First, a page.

To the extent that Hartmann's defense based on the right to sell and peddle was actually litigated in the condemnation action, as explained above, the decided issue was not identical to the sell-and-peddle issue raised in the current petition. In the condemnation action, the district court concluded that Hartmann's right to sell and peddle the products of his farm without a license did not exempt him from health and safety laws allowing the MDA to embargo and petition for the condemnation of food found to be adulterated and misbranded. There was no actual decision on the broader issue Hartmann raises now, relating to whether and how the right to sell and peddle affects the MDA's authority to “regulat[e] raw milk sales” and to “interfer[e] with the private transaction between Hartmann and his consumers.”
As the MDA correctly observes in its brief, the issue before us is not whether the constitutional claims for injunctive relief asserted by Hartmann are cognizable but only whether the district court erred in granting summary judgment on those claims on the basis of collateral estoppel. Because we conclude that collateral estoppel does not apply to bar Hartmann's constitutional claims for injunctive relief, we reverse the district court's summary judgment against Hartmann on those claims and remand for further proceedings.
B. Statutory damages under Minn. Stat. § 626.04
Hartmann argues that the district court erred in granting summary judgment in his favor in the amount of $68.33 as compensation for the seized property rather than the $1,265.36 he believes the property was worth. He argues that a genuine dispute of material fact precludes summary judgment. The MDA did not appeal the award.
Hartmann petitioned for return of seized property pursuant to Minn. Stat. § 626.04. His petition identified personal property and food items taken in two separate seizures by the MDA, in Hennepin and Sibley Counties. In a subsequent filing identifying the value of items taken, Hartmann listed the value of the property taken in those two seizures, as well as other property he claimed was taken in a seizure in Anoka County. The district court disregarded the property seized in Anoka County, which represented the majority of Hartmann's claimed damages, because it was not within the scope of Hartmann's petition. With respect to the remaining property, the district court concluded that, although the statute does not expressly provide for damages in lieu of the return of property, such a remedy is equitable. Relying on the values asserted by Hartmann, the district court awarded statutory damages of $68.33 as compensation for unreturned personal property but declined to award damages for food items (milk, cheese, ice cream, and eggs), which Hartmann valued at $102.10. The district court denied compensation for the food items because it concluded—apparently based on the prior condemnation action—that sale of that food was unlawful.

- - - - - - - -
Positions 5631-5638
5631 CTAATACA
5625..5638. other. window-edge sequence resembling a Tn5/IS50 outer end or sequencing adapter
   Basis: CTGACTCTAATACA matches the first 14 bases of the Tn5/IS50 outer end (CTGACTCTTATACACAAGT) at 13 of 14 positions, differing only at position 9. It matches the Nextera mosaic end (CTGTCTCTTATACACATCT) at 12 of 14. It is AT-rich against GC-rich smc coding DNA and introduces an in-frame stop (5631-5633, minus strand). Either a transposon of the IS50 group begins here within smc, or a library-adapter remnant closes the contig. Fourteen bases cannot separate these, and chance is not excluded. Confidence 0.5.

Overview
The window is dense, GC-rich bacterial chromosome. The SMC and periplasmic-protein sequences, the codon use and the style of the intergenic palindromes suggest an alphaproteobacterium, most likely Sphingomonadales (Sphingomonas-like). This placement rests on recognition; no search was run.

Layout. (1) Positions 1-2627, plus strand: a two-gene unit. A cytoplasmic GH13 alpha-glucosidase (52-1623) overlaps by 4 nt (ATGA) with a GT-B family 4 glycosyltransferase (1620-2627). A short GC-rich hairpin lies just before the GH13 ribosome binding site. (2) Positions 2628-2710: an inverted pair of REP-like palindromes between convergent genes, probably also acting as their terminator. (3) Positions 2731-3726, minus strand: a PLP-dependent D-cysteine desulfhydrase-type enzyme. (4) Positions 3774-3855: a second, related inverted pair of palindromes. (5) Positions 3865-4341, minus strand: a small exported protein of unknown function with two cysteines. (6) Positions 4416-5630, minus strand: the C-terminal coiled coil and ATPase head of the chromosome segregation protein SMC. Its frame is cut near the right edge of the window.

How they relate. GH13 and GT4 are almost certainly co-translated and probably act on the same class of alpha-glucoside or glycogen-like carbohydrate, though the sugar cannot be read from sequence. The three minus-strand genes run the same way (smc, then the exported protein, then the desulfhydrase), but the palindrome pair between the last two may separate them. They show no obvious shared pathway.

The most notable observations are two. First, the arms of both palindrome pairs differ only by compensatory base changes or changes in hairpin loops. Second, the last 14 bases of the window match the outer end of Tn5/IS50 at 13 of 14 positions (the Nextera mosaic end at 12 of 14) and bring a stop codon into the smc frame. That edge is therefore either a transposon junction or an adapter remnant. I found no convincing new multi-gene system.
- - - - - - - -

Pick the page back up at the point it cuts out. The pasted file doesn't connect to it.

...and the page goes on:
We conclude that the district court properly disregarded Hartmann's claim for property that was not within the scope of his petition. With respect to the remaining property, because the parties did not dispute the nature of the property and the district court relied on Hartmann's own valuation of the property, we conclude that the district court properly determined that there was no genuine issue of material fact. The district court's award of $68.33 as compensation for personal property was not erroneous. However, with respect to its decision to deny compensation for the seized food, the district court relied on the statutory prohibition against any action to recover the “value of any food, the sale of which is ․ prohibited by law,” Minn. Stat. § 31.07 (2016), and appears to have relied on collateral estoppel to determine the food items unlawful. To the extent that this ruling is based on the district court's application of collateral estoppel, which we conclude here is erroneous, its basis for denying compensation for the food items is not well founded. Whether compensation for the seized food is available and appropriate should also be addressed on remand.
Reversed and remanded.
1. In his petition, Hartmann also asserted damages claims against the MDA and the commissioner of agriculture for alleged constitutional violations under 42 U.S.C. § 1983. The district court granted the MDA's motion to dismiss Hartmann's constitutional-damages claims for failure to state a claim, reasoning that the state is not a “person” subject to suit under section 1983 and that Hartmann failed to assert any facts stating a claim against the commissioner in his personal capacity. Hartmann does not challenge the dismissal of these damages claims in his brief on appeal. He has therefore forfeited any arguments regarding those claims. See Melina v. Chaplin, 327 N.W.2d 19, 20 (Minn. 1982).
2. Although the parties and the district court in the current action refer to the need-for-rulemaking claim as a constitutional claim, that claim also appears to be statutory in nature, and neither the constitutional nor the statutory issue was raised or addressed in the condemnation action.
SMITH, TRACY M., Judge